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AVALON IN NASHVILLE: Bringing Woodstock to Music City By M. R. Smith

With the runaway success of American Idol, it was only a matter of time before someone figured you could do the same with singing duets, and get two stars for the price of one. Last year CMT (Country Music Television) did just that, pairing up with American Idol producers Freemantle Media North America last year to create Can You Duet, capitalizing on the great tradition of country duets: Johnny Cash and June Carter Cash, George Jones and Tammy Wynette, The Judds, Brooks & Dunn, and recently Big & Rich. The premiere of Can You Duet in April 2008 was the highest ranked premiere in CMT history, and at the two-month season’s end the top three finalists found themselves with record deals and ready-made fan bases.

But something is a little different this second time around. Checking the bios on the web site, most of this year’s finalists list mostly contemporary country favorites as influences: Garth Brooks, Keith Urban, Martina McBride—plus predictable pop/R&B faves like Michael Jackson and Stevie Wonder. But what’s this? Here’s a nice young churchgoing fellow from Nashville who loves Johnny Cash and Elvis, teamed with one particular dark-haired 25 year-old beauty who lists . . . Björk, Jeff Buckley, Elbow, and Etta James as her influences. And she’s from . . . Woodstock?

Being the next Tammy Wynette wasn’t remotely on Avalon Peacock’s radar. As the daughter of legendary avant-garde composer/musician Annette Peacock, she grew up the U.K., France, and Woodstock, surrounded from birth by great music and musicians. A kaleidoscope of influences resulted in her becoming interested in a wide variety of musical styles, from funk to folk to electronica, resulting in her working with such diverse artists as Naked, Coheed and Cambria, and George Clinton with 420 Funk Mob.

Country was never really on the menu for Avalon, until seeing her friend Chase Pierson perform his original tunes at an open mic one night. “I fell in love with the songs after the first verse. They we’re real . . . and funny! I got it right away.” Soon she was providing caramel counterpoint to Chase’s gritty drawl with the loose Woodstock confederation Mechanical Bull, on releases All Hat No Cattle and A Million Yesterdays, released on the Woodstock MusicWorks label in 2007.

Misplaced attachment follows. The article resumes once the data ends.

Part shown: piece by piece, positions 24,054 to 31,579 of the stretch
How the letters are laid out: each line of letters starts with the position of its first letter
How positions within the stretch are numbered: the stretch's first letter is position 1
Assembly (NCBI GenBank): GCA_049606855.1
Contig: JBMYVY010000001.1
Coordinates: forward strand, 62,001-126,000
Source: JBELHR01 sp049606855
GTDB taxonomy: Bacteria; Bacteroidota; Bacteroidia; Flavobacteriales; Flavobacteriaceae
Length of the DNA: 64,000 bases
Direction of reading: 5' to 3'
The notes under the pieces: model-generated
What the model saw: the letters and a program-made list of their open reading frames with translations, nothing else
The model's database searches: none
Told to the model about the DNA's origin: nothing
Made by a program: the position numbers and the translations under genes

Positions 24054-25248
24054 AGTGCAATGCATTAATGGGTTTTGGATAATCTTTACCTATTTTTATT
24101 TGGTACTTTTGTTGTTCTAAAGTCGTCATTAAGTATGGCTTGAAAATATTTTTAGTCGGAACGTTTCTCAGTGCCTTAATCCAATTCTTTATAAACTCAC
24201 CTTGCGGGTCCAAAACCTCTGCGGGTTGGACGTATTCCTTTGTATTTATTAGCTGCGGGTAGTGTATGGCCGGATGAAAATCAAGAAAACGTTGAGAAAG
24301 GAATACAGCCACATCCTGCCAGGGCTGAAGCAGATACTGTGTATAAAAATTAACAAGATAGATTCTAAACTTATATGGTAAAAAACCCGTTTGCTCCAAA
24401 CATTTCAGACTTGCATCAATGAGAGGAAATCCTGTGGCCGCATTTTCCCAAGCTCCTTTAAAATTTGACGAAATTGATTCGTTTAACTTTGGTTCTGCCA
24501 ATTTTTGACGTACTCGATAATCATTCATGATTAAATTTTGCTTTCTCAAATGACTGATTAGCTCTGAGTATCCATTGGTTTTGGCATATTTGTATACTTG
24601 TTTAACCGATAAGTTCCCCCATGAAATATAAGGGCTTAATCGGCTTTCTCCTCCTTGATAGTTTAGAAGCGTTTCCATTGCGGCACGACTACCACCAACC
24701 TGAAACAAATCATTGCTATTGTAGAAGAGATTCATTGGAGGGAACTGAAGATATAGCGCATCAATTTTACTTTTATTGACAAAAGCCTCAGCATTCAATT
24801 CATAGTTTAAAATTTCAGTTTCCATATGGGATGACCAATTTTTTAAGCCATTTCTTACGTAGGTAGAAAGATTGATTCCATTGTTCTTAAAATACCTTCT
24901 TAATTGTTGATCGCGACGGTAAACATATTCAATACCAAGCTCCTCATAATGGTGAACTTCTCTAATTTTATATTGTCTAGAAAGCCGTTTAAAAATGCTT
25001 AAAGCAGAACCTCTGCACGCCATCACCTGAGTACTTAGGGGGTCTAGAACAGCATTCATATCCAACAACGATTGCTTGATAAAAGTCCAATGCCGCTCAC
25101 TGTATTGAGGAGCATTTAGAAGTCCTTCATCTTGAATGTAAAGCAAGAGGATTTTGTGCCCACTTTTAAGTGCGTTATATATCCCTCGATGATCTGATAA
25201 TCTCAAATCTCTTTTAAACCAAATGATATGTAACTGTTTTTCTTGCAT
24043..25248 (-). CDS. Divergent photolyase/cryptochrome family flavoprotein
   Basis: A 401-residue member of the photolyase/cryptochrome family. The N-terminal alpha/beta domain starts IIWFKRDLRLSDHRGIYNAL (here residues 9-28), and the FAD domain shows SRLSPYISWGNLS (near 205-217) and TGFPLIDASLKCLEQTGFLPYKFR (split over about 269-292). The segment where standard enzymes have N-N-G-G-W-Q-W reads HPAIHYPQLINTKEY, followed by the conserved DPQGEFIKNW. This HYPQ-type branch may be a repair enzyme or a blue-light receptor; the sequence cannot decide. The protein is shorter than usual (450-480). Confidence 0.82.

A chance visitation by the casting director of Can You Duet to Mechanical Bull’s MySpace page resulted in a direct invitation to the open audition in Nashville, so Chase and Avalon figured, why not?...and made the drive south. They found themselves waiting outside with 7000 others, eight hours before finally getting inside. But it was OK, said Chase. “Everyone was cool, not cutthroat or competitive. If this had been in New York, people would have been killing each other.”

The first round had each duet perform exactly 20 seconds for low-level producers, who eliminated most right off the bat. Contestants with judge-worthy talent and looks along with, for lack of a more tasteful term, “joke” contestants, were immediately re-auditioned, performing an entire song on camera. Chase and Avalon made the cut for the third round, where they now had to perform at Nashville’s Wildhorse Saloon for this season’s celebrity judges: Naomi Judd, Big Kenny of Big & Rich, and Big Machine Records president/CEO Scott Borchetta. After a 14-hour wait before finally being called to perform, once again they made the cut, becoming the tenth pair of finalists selected for the show.

When Chase had to pull out due to previous commitments, the show’s producers suggested Avalon pair up with 22 year-old Nashville native Ryan Larkins, who was similarly separated from his original duet partner. The new duo worked out well, with Ryan’s more full-bodied voice and quirky appearance blending well with Avalon’s smoky timbre and natural look.

While most of the other competitors are trying to fulfill a lifelong dream to achieve success in the genre, Avalon admits that she “hated country music [for a long time] probably because I didn’t have the right introduction to it. After hearing Willie Nelson, Hank Williams, and more of the good old-time stuff, it made a lot more sense to me.” Chase suggests that her being a newcomer to country was what “made her stand out, gave her a refreshing and unique style.” She has an easy and fearless presence live, and a sweetly laconic delivery not unlike Lucinda Williams, but without the affected drawl. And yes…the camera likes her. A lot.

But she knows that as something of a “dark horse” duet, she and Ryan are in for very tough competition for the prize, and has enormous respect for her fellow contestants, noting that “the talent here is unbelievable. These are people who do this everyday.” Still, this unlikely yet charismatic duo has a good shot at going deep in the competition. Stay tuned…


The second season of Can You Duet, featuring Avalon Peacock, can be seen on CMT on Saturdays at 8 PM EST, starting June 20. See www.cmt.com for more details.



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